Today, more and more employers promote flexible working and, subsequently, allow their staff to work remotely. While this has many positive benefits, such as improved work-life balance and productivity, the simple fact is that removing personal and sensitive data from the office does generate increased data security risks. Merely leaving a laptop open when working on a train could result in a severe data breach for businesses. In fact, according to software giant iPass, a remote/mobile workforce is the biggest threat to a company’s data security.
Gary Jones for Cloud Geeni says: “To help prevent data loss or theft, businesses must implement robust policies and procedures. They include Two Factor Authentication (2FA), for secure cloud access, adequate password controls, installing antivirus software and the ability to quickly remove sensitive data from devices remotely.”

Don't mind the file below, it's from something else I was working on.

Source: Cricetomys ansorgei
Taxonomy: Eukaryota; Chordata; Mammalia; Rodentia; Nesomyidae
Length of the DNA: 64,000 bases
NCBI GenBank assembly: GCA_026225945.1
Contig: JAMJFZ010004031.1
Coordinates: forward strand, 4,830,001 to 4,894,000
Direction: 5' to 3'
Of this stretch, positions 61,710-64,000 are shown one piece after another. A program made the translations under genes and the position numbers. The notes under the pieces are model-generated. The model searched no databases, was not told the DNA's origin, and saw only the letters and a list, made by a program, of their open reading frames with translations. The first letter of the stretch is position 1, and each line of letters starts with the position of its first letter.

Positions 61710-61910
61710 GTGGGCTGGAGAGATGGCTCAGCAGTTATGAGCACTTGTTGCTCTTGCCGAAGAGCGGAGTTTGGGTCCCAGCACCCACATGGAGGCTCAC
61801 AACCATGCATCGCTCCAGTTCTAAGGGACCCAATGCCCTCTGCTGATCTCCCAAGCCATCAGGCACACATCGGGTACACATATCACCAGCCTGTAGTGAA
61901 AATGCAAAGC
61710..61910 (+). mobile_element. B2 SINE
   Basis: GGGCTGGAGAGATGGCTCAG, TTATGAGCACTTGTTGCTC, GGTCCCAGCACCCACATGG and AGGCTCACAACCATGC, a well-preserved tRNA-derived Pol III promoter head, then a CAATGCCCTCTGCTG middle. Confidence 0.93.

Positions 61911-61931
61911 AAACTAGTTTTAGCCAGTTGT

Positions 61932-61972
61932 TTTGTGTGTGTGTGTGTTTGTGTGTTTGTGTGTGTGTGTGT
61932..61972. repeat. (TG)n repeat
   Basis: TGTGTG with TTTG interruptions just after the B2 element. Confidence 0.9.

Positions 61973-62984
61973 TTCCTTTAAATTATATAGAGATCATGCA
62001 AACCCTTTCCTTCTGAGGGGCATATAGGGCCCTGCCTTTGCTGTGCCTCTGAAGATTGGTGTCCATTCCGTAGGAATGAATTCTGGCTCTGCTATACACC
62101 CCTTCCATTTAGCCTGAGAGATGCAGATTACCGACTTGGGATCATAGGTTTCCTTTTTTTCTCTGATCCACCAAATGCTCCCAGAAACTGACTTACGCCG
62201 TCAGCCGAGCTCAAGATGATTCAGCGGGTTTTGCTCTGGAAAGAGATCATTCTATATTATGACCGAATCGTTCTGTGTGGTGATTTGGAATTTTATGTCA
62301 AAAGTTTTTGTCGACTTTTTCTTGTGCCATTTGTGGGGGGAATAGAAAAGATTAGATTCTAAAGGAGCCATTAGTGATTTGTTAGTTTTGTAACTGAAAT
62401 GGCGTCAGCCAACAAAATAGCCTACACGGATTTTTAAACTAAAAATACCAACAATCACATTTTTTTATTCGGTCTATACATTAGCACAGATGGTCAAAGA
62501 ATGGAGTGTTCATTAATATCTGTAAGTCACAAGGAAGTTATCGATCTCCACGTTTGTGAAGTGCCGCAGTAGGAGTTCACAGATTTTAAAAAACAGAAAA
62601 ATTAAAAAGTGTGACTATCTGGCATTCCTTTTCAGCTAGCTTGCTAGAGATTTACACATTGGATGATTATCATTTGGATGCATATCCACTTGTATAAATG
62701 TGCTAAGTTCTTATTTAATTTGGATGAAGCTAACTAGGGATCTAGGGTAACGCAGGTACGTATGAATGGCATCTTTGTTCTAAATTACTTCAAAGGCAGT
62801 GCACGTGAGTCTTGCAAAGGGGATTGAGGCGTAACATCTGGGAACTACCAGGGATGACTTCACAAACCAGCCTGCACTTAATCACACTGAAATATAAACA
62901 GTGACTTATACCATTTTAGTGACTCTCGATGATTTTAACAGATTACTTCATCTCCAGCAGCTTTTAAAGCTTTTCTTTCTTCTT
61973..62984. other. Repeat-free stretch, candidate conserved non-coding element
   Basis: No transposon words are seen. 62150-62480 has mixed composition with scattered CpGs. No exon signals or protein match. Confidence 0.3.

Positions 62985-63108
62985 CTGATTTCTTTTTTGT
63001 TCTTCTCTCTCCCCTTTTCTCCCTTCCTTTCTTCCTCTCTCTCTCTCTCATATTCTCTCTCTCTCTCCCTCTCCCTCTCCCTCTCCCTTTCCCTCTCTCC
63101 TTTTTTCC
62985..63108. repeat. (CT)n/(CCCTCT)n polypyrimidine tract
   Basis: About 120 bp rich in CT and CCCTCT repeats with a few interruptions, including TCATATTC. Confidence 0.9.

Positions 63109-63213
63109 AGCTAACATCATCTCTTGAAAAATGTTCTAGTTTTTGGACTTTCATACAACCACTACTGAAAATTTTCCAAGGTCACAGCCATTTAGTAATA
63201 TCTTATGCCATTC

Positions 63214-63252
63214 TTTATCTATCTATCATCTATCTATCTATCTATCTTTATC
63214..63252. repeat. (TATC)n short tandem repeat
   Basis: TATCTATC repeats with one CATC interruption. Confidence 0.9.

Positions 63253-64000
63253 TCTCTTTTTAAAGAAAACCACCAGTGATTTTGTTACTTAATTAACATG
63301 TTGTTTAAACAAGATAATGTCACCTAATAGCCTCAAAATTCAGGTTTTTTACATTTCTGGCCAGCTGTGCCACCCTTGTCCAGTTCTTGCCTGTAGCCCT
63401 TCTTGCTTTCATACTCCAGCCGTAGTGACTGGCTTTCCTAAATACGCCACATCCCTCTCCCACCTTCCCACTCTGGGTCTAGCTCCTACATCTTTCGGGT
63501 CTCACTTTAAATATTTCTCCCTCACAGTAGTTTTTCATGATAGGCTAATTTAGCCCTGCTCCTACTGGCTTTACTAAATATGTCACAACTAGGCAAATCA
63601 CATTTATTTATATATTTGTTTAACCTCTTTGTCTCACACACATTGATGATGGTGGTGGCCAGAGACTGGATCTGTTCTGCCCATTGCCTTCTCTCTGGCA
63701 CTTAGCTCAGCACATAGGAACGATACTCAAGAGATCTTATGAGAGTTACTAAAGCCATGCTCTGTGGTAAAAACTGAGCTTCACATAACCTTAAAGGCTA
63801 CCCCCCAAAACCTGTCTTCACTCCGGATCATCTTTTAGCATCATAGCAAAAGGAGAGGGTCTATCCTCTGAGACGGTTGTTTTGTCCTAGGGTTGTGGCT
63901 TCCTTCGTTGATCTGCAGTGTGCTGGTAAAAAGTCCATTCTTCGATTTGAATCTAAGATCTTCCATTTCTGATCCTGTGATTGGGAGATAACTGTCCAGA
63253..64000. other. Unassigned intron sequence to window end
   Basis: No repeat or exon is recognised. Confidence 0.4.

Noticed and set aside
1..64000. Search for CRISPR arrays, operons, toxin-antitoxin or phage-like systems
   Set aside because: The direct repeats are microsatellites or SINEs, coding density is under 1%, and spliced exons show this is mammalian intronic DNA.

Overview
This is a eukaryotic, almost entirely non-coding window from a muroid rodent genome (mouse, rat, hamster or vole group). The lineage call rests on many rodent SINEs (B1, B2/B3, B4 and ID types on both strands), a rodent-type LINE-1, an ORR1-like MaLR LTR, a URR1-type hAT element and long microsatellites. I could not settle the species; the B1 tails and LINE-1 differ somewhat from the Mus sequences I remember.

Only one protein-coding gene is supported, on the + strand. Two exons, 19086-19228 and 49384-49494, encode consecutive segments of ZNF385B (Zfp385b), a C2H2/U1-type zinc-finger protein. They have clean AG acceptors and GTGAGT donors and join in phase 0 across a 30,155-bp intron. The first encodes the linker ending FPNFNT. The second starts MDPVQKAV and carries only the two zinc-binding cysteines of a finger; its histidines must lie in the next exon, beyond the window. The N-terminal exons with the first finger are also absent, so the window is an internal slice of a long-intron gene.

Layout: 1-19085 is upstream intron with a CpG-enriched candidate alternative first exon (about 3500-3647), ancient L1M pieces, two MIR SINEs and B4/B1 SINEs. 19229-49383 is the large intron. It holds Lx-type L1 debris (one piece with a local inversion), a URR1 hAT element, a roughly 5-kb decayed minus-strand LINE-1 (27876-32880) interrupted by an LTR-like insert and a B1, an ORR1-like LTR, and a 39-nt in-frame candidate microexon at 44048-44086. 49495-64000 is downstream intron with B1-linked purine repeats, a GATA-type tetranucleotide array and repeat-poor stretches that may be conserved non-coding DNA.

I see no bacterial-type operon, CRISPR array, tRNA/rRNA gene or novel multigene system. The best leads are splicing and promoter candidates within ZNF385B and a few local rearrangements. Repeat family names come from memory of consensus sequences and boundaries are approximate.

According to IT security firm Mimecast’s State of Email Security 2019 Report, 94 per cent of organisations have experienced either phishing or spear phishing attacks in the past 12 months. This is why it is vital that businesses and their employees recognise fraudulent attempts to obtain sensitive information, such as usernames and passwords.
Gary Jones explains: “Criminals are getting more sophisticated and sometimes it is often almost impossible to tell a fake email from a real one. As such, businesses should look at how else they can improve resilience against phishing. For example, by implementing trusted anti-spoofing controls such as DMARC, SPF and DKIM.”
Handling personal data